East St. Louis teacher recognized among nation’s best at White House state dinner

Since being honored as the 2023 Illinois Teacher of the Year, Briana Morales has spent the accompanying one-year sabbatical starting her own nonprofit, continuing working toward her doctorate and traveling the state and country to speak to fellow educators.

Most recently, those travels included the White House.

Morales, who teaches English at the Gordon Bush Alternative Center in East St. Louis School District 189, was among the teachers of the year from across the nation who attended the first-ever state dinner honoring educators at the White House hosted May 2 by First Lady Jill Biden, a longtime educator herself. President Joe Biden made an unannounced appearance, Morales said.

“Something that he said that I think really resonated with all of us is that having a state dinner for teachers shows teachers a level of respect that’s long overdue in our country,” Morales said.

“Widespread, teachers across the nation are feeling overworked and unappreciated,” she added. “I wish that every teacher could be celebrated in the way that we were that night.”

Morales said the teachers were surprised with something from their schools on their seats when they arrived in the dining room.

On her seat, she had a letter saying congratulations from her students and fellow staff at the Gordon Bush Alternative Center.

“I like to think that despite the fact that many of my students haven’t been outside of East St. Louis prior to then, they made it to the White House that night too,” she said.

Advocating for mental health services, after-school programs

During their week-long D.C. trip, which was coordinated by the Council of Chief State School Officers, the teachers of the year also met with legislators on Capitol Hill as well as leaders like Education Secretary Miguel Cardona.

Morales said that in her discussions, including with U.S. Sen. Tammy Duckworth, she advocated for more federal funding to provide mental health services for students to ensure they have access to those resources regardless of if their school can afford it or if there’s a shortage of mental health workers in their community.

Federal funding is also needed to support teachers’ mental health, she said.

“We need to ensure that teachers feel safe in the work that they’re doing and also supported psychologically and emotionally to be able to keep pouring into young people the way that they are every single day,” Morales said.

Another thing she discussed with legislators and education leaders was how to develop and bolster after-school programming in an effort to keep kids and communities safe.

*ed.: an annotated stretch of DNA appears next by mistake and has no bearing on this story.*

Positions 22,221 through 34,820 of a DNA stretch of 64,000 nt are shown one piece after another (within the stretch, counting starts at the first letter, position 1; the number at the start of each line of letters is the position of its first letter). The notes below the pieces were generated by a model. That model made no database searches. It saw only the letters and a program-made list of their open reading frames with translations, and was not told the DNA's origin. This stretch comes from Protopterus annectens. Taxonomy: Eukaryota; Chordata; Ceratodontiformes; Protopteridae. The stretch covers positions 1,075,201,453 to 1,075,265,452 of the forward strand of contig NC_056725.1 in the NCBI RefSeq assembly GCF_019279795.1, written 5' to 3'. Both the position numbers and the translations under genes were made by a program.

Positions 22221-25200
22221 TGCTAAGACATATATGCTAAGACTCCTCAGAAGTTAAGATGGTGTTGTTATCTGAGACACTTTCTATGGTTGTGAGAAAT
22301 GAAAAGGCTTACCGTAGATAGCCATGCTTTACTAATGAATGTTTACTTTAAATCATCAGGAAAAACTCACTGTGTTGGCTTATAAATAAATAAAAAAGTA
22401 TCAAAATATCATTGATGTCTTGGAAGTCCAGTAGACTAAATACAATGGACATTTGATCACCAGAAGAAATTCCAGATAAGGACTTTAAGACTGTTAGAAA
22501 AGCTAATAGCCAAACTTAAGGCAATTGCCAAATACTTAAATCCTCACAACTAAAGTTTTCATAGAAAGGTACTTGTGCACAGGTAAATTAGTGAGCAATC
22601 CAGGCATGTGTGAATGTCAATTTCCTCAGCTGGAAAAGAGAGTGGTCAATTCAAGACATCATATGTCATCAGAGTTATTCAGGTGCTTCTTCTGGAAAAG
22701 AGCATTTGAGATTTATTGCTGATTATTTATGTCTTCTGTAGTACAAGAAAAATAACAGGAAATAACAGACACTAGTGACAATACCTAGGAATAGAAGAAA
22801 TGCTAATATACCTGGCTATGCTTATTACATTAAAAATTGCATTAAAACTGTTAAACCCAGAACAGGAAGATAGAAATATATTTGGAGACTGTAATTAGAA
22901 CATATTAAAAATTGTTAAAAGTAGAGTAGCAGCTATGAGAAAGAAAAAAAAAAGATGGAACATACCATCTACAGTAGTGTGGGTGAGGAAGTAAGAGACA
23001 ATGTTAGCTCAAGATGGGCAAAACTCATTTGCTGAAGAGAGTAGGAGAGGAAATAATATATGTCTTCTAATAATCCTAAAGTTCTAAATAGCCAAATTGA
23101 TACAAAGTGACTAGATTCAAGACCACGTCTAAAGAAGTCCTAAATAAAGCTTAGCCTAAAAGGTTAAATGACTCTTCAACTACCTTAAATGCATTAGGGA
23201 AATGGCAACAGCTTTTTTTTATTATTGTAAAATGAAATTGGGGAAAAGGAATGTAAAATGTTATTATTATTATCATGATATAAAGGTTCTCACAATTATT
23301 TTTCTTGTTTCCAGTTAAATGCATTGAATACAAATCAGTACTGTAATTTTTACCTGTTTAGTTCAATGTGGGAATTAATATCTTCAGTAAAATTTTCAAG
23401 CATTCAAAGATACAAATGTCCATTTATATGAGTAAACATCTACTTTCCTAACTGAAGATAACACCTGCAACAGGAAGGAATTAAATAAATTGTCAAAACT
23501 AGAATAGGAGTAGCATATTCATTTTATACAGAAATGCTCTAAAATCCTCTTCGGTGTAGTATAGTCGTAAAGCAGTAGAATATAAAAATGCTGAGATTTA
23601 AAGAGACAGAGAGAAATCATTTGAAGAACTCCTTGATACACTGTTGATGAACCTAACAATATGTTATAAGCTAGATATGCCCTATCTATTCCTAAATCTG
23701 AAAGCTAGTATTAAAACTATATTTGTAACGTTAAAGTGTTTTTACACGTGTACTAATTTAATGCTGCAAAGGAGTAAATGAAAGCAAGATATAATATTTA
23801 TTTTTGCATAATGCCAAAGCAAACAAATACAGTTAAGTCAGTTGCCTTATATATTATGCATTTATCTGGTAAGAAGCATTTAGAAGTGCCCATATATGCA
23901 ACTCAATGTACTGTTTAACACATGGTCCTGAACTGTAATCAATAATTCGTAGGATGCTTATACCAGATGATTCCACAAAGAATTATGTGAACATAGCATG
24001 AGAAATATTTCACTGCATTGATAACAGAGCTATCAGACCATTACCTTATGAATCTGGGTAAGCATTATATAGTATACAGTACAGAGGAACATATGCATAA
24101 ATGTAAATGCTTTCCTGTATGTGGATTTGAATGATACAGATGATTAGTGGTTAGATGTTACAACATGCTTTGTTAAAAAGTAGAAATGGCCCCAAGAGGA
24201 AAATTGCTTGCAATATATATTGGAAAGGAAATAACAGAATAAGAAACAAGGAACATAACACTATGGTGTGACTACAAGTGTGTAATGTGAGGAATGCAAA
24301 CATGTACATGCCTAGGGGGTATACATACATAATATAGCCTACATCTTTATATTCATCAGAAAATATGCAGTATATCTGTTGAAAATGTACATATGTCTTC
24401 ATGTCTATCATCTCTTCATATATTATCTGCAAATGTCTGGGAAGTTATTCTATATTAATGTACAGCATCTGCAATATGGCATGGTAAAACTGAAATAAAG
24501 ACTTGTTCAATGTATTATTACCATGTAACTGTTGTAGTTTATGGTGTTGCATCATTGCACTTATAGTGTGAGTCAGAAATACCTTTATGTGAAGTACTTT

While there was federal funding recently for this purpose, it’s not enough, Morales said.

In East St. Louis 189, there are about 4,600 students but only 2,000 after-school program spots. “That’s a fraction of the kids who need them,” she said.

“Federal funding for those are especially important, not just for kids in East St. Louis, but for kids everywhere because all kids deserve a program that is built for them and the needs that they have,” she added.

Briana Morales, the 2023 Illinois Teacher of the Year from East St. Louis School District 189, poses alongside U.S. Sen. Tammy Duckworth on the stairs of the Capitol in Washington, D.C.
Briana Morales, the 2023 Illinois Teacher of the Year from East St. Louis School District 189, poses alongside U.S. Sen. Tammy Duckworth on the stairs of the Capitol in Washington, D.C.

School bell ringing

Morales recounted how at the state dinner, Jill Biden spoke about her grandmother who was also a teacher in a one-room schoolhouse in south New Jersey. She had to ring a large bell to bring the kids back to class after recess.

Biden made an analogy that all teachers have this bell that resounds through the world, and the sound it makes touches all the kids they’ve ever taught, Morales said. Because of teachers, their students stand a little taller, are a little braver, know a little more and feel a little more courageous.

There are 55 teachers of the year in Morales’ cohort, representing all 50 U.S. states and territories. “These are teachers who have done incredible things for various grade levels, kids in different communities, that oftentimes never get the glory that they deserve for showing up for kids every single day,” she said.

Morales herself is the first Illinois Teacher of the Year from East St. Louis and only the second teacher representing alternative schools.

“I work with kids at the margins of the margins, who sometimes feel like they are invisible and that they have been cast aside,” Morales said. “And this was … the First Lady saying the work that you do with these kids matters because their life matters.

“And also teachers help to show kids that their life matters every single day just by showing up, being who they are, bringing their authentic selves into spaces so that our kids then can learn how to do the same.”